Among the many tools in the foreign relations arsenal is the sanction, a supposedly nonviolent and effective way of pressuring nations into giving in on key concessions. Sanctions are supposed to be used as a punishment, as a way of encouraging foreign governments to ‘get in line,’ as a way to protest human rights violations and other legal abuses. The United States in particular seems to be an immense fan of sanctions, engaging in them on a regular basis and encouraging bodies like the UN to vote for them.
Yet, what do sanctions really do? Ostensibly, they pressure governments into giving in on a point of negotiation: a nation threatened with sanctions might withdraw a proposed law, agree to a treaty, or follow other desired directives. In this sense, the sanction acts as little more than bullying and a threat, forcing independent nations to do what other countries want them to. Even when sanctions are used for things like pressuring countries to drop anti-gay legislation, this practice makes me uncomfortable, as it’s highly imperialistic in nature, obliging nations to bow at the feet of others.
The sanction is also supposed to be a form of penalty or comment. Nations may be threatened with sanctions if they refuse to stop engaging in a given activity, like human rights abuses, developing nuclear weapons, and so forth. Similarly, the sanction here is being used as a rather abusive tool: do what I want, or I’ll take your toys away. Except, of course, that sanctions aren’t about toys, and the stakes are much, much higher than sandbox politics.
The thing is that when nations are slapped with sanctions, the move hurts some people more than others. Those in the most marginalised groups of society are the ones hurt the most, because they have the least ability to meet their needs in normal times, let alone during periods of sanctions. As food prices go up, so too do prices for other basic needs, like health care. The longer the sanctions remain in place, the harder it is to survive, and the more likely it is that people will slowly crack under the pressure.
Not the people in charge, the ones engaging (or not engaging) in the activities that supposedly merit sanctions, but low-income people, people who belong to marginalised ethnic and religious groups. Sanctions feed human rights violations, in addition to being imperialist and autocratic, because they create significant gulfs in countries that may already be stratified when it comes to who can get what they need to live, and who cannot.
But, nations that favour sanctions protest, the whole point is that they allow through food and medicine, including aid for people in need of it. They would never want to punish innocent people. They focus instead on oil embargoes, or refusals to allow consumer goods into a country, or refusals to trade with a country. Yet, the promise of protecting the marginalised never seems to materialise, and instead, sanctions remain punishingly in place, harming those who are least able to do something about them. Indeed, their social position is such that they’re often unable to even begin to go about pressuring government officials and others to take steps to end the sanctions.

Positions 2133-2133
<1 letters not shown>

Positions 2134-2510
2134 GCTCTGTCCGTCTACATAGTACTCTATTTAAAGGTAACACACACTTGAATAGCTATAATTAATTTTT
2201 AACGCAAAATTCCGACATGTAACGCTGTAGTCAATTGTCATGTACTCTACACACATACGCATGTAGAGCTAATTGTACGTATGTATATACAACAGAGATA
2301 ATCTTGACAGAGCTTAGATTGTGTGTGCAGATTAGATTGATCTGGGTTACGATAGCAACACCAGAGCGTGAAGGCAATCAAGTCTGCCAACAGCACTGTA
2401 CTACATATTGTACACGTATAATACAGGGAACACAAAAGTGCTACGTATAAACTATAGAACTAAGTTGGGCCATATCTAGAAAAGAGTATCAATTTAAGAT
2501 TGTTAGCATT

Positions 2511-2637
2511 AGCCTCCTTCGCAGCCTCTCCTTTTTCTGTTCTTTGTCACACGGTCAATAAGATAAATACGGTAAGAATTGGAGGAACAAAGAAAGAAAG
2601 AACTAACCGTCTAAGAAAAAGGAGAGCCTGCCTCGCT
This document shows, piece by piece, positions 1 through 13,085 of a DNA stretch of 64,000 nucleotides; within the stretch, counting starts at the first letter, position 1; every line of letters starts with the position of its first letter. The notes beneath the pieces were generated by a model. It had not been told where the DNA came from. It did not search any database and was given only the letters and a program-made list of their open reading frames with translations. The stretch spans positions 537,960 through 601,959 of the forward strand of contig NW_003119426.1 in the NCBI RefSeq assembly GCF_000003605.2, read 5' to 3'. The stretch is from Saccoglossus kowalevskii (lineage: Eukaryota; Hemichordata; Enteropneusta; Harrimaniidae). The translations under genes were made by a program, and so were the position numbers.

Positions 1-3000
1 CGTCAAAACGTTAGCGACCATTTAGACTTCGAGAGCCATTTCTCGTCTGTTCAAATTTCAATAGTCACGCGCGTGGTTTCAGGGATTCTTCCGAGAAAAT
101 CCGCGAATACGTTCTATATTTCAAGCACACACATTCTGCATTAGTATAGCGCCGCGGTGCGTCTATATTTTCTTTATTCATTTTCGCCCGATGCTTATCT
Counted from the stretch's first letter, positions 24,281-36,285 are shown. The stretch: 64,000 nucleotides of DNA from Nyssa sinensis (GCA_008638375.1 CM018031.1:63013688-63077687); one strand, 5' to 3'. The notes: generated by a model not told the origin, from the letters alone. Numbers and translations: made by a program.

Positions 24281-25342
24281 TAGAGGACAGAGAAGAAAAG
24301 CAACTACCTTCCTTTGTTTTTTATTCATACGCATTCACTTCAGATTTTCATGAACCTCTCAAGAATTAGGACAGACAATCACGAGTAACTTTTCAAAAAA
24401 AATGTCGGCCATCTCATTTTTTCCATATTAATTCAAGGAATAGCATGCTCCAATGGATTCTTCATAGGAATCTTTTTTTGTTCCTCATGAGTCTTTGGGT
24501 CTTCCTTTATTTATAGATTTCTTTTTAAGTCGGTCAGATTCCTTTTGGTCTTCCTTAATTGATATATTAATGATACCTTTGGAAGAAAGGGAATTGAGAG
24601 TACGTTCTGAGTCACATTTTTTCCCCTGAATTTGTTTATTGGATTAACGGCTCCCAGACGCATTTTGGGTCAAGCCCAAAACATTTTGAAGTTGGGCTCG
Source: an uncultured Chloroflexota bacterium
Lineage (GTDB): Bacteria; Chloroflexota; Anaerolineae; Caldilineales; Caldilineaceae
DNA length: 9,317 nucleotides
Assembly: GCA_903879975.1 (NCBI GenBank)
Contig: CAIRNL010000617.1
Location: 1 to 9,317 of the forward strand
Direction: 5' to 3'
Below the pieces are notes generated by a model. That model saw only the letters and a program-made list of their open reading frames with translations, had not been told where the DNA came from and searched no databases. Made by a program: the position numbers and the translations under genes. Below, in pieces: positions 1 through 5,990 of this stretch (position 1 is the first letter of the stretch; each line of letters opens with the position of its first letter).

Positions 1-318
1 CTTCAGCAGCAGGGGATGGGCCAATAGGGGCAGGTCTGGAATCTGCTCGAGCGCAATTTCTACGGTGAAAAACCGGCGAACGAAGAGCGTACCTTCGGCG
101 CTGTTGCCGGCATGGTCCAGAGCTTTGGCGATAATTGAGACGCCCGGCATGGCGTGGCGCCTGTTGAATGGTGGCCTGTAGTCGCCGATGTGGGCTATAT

Sanctions are cruel, and pointless, and while it can be frustrating to deal with an international stage where some countries are clearly abusing their citizens and residents, where some countries are clearly behaving unethically, trying to strongarm them into compliance simply isn’t going to work. Moreover, sanctioning nations are hardly innocent; there are grounds, I would argue, for sanctioning the United States over its treatment of immigrants, for example, yet no nation has made a move to do so. Is it because we’re too big to sanction? Because no one wants to pay attention to, or admit, the human rights abuses going on within US borders?
The persistent reliance on sanctions is a testimony to colonial attitudes. Surely, we can just force the natives to do what we want by means of simplistic deprivation of resources and stern lectures about how they need to become civilised! Undoubtedly, people will fall in line with the program once we educate them about how they should behave, and why they need to be more compliant and respectful of their masters!
For sanctions, in many ways, are about mastery and exertions of power. Notable that they’re often used against countries developing controversial weapons systems. While I favour unilateral bans on the use of chemical, nuclear, and biological weapons due to the extreme dangers involved, I don’t fault some nations for wanting to develop them anyway. They know that other countries have them or are developing them, and they know that some of those countries are very hostile, and have no interest in abiding by bans or respecting their neighbours.
No nation wants to leave itself exposed to annihilation, or to a war that would be tremendously costly and horrific before it ended. Are we really surprised, then, that many nations continue to engage in the development of such weapons even though the world as a whole claims to want to put such weapons systems to an end? How can the United States, a country that owns, experiments with, and undoubtedly develops nuclear, biological, and chemical weapons, act like an authority on the subject, insist that other countries, including those with whom we have poor diplomatic relations, refrain from this kind of weapons research?
How can we position ourselves as authorities on what is true and right to begin with, and why do we think punishing the most vulnerable of society is an effective way of engaging in international politics?